6. Geoff, it‘s just that listening to some English or Duet recordings or videos is creating sort of an urge (here:) to reverse with the bellows - in me, as an audience. Like: Why is he or she (not) doing this (or that). It‘s as simple as that. I wouldn’t claim to teach or whatever myself here (albeit having been a teacher of related and non-related matters at some point). Just wanted to share a notion being quite obvious to me (re where a certain fellow concertinist „stands“ at that moment).
  7. Wolf Molkentin

    Scored A Miniature Lachenal

    for the basic version (called „tutor“ model by some today, with black and red stained keys) - yes; however, five fold or more may be preferable...
  8. Wolf Molkentin

    Two recent Dapper's Delight videos

    Adrian, I‘m greatly enjoying your version of Peter Bellamy‘s take on this beautiful ballad, the using of your very own singing voice while providing the essence of his approach to the anglo. Best - 🐺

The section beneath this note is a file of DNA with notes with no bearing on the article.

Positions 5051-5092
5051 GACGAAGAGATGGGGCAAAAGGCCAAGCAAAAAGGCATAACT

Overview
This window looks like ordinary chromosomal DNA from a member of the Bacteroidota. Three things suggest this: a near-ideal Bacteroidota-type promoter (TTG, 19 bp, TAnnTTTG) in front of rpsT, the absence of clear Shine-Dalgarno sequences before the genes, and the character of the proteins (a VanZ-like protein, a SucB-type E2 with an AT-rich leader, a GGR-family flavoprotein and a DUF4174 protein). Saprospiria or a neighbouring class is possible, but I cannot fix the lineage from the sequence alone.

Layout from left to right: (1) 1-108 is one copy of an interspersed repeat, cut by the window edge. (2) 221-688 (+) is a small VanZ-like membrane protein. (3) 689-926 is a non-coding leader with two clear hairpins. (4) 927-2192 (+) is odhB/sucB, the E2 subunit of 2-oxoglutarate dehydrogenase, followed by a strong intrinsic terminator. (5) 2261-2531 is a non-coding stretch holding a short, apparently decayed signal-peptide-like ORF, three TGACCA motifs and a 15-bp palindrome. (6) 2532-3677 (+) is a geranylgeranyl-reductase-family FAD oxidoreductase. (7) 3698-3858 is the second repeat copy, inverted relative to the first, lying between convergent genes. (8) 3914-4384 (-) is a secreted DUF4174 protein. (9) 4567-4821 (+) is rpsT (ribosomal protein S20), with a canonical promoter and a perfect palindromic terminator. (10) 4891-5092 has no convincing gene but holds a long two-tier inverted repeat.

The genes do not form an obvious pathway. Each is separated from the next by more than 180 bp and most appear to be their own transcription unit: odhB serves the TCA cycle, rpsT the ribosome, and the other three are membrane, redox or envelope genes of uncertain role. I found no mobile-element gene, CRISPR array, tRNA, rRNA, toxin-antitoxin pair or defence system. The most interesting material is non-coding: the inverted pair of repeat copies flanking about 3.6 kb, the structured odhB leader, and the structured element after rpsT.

9. Hi Adrian, surely no one who has once been listening to your music would or even could be inclined to discount your findings. Having said that I wish to point to the origns of this discussion - a fellow concertinist (@RAc) who had his own playing videotaped and posted here. My initial take on that take was, in terms of supportive critique, that bellows reversals did occur at rather odd points whereas at then-following endings of phrases or even sections there was no such expression (it could be added now: neither reversal nor mimicking of any kind) So undoubtedly having discussed advanced techniques for variety etc. and be pointed to the musicality that only can provide meaning (as in the more recent posts) is of great interest and certainly helpful. However IMO this does not make hints to basic techniques which can provide a, can we say tangible, base for adding expression to a tune unnecessary. Refing may come later then (possibly even to the point where the basic tool appears as dispensable). Guess this is two (however related) discussions in one, don‘t you think? Best wishes - and my greetings to Rufus + Susanna - 🐺